All time is fluid in human experience. At times, the minutes, hours, years fly by. At other times, they drag down the road like zombies. In our search for logic and meaning we measure time — from the billions of years it takes for light to travel from a distant galaxy to the time it takes light to travel to a teeny weeny Planck length, 10-33 centimeters. From quantum to cosmos, from boson particles to galaxies billions of years old, we can only measure time in terms of distance. How silly is that? I can’t imagine a miniscule Planck. I can’t grok an immense light year.
We often measure time in terms of life: the turn of the seasons, spin of the constellations, the shortening of days, the life of a gnat, a coyote, my old cat Laura, our lives and how far away we are from death… whatever that is.
We can measure time in terms of history, which translates into a detailed catalog of cause and effect perpetrated by humans on themselves and the planet.
History and cosmology are at odds over time. On one hand, history tells us you can’t go backwards. The monstrosity of Vladimir Putin and his savage Czarist-cum-Cold War nostalgia demonstrates that. On the other hand, cosmology tells us you can’t go forward in time. All you can do is look back into old stars. It’s enough to drive a body to opioids. However…
I can get my head around time as tempo.
Tempo is fundamentally profound and devilishly simple. Profound because it begins with the beating heart; simple because I don’t need to measure tempo in terms of distance. Forget about Plancks and light years. I don’t need to measure tempo in terms of history. People have been beating out rhythms forever. No, for tempo, all I need are three events.
Let’s use a handclap as an event. You clap; I listen.
If you clap once, I don’t have tempo. All I get is the clap [sic].
If you clap twice, I still don’t have tempo. When will the next clap occur? Who knows?
But if you clap three times with the same time interval between each event, you’ve established a pattern; you have the beginnings of a tempo.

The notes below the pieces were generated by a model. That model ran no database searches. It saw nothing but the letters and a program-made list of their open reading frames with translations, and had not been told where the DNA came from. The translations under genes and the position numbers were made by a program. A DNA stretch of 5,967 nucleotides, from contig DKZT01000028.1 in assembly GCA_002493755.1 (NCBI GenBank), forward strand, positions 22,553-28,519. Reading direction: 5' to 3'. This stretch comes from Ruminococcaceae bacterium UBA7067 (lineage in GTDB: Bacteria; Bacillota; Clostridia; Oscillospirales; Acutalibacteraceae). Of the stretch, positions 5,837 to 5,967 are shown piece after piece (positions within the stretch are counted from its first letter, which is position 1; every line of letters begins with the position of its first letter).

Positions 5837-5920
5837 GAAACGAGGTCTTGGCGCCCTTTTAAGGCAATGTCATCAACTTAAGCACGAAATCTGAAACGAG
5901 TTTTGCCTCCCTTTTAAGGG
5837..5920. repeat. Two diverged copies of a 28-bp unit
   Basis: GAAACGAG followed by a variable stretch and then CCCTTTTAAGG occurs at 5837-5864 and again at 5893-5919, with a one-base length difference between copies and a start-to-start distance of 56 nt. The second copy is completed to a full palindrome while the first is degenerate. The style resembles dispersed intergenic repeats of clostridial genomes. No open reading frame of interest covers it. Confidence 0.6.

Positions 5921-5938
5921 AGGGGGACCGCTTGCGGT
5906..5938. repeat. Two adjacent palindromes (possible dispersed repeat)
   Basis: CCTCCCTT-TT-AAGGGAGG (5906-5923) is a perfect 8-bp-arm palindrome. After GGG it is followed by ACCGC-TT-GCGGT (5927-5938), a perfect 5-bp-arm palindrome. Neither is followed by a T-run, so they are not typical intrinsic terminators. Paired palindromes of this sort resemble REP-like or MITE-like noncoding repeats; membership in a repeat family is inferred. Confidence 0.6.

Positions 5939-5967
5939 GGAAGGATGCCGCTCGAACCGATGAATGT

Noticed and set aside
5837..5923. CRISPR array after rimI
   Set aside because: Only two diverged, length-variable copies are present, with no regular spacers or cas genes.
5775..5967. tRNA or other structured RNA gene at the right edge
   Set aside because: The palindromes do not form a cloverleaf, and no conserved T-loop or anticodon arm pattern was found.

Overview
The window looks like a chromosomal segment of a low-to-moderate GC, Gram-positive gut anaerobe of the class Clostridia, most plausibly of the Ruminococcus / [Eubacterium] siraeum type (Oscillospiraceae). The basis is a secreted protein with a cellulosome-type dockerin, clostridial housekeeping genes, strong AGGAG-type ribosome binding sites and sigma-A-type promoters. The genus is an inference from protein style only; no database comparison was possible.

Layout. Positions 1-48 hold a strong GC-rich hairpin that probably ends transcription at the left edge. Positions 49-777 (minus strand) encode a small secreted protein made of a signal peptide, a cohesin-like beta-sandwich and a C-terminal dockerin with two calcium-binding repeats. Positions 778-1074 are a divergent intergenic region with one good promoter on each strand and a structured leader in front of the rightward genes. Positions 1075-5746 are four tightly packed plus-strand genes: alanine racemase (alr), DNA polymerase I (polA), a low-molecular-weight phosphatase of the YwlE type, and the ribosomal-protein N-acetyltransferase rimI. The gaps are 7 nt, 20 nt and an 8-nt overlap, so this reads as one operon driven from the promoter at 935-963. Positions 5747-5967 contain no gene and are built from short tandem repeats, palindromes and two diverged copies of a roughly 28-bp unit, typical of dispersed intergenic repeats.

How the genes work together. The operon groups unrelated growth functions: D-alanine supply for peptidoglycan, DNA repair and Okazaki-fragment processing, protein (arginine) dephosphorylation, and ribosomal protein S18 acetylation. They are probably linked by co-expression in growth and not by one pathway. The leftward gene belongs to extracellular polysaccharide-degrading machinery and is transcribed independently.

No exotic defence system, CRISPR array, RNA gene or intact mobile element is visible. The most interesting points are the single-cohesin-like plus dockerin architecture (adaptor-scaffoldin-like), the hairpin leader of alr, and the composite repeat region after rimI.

Whoee! Let’s rock out.
We all know what tempo is: it’s rhythm. Humans got rhythm, animals got rhythm. Rhythm can become complex, full of syncopation and polyrhythms. It can vary widely from culture to culture. But we’ve already established that time is rudimentary — it lies at the heartbeat of human experience. Tempo, if you stay true to our first, three-clap experience and continue clapping, creates order, logic, stability. Until you willfully stop clapping, you are performing a predictable act.
How do we know that tempo is fundamental to human experience? I like to use the example of shamen and shawomen. For Neolithic cultures (plant growers, gatherers), shamen practitioners use music to attract the gods to the land. In Yoruban cultures from the Niger (santaria in Cuba), the ritual leaders work with musicians, using particular rhythms to attract particular gods (orishas) who visit a gathering or individual. When a person becomes possessed by a god spirit, their guests have been attracted to the subject via rhythmic melodies and chants.
In Paleolithic cultures (hunters), the shaman must go hunting for the gods. They must travel to other realms to find the spirits they want to call upon. To avoid becoming lost in the spirit realms they depend — as did Jason with his golden thread — on a drummer who remains in the realm of the living, beating out a steady tempo like a string of beads that anchors the practitioner to the real world.
In these cases, time is everything. Tempo lies at the heart of time, and rhythm… well, hell, we all love rhythm. Roll over, Beethoven. Tempo sure beats counting the minutes while “time keeps on ‘slippin’, slippin’, slippin’ into the future.”
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 Steve Miller Band, “Fly Like an Eagle”
Writer, editor, and educator based in Los Angeles. He's also played a lot of music. Degelman teaches writing at California State University, Los Angeles.
Degelman lives in the hills of Hollywood with his companion on the road of life, four cats, assorted dogs, and a coterie of communard brothers and sisters.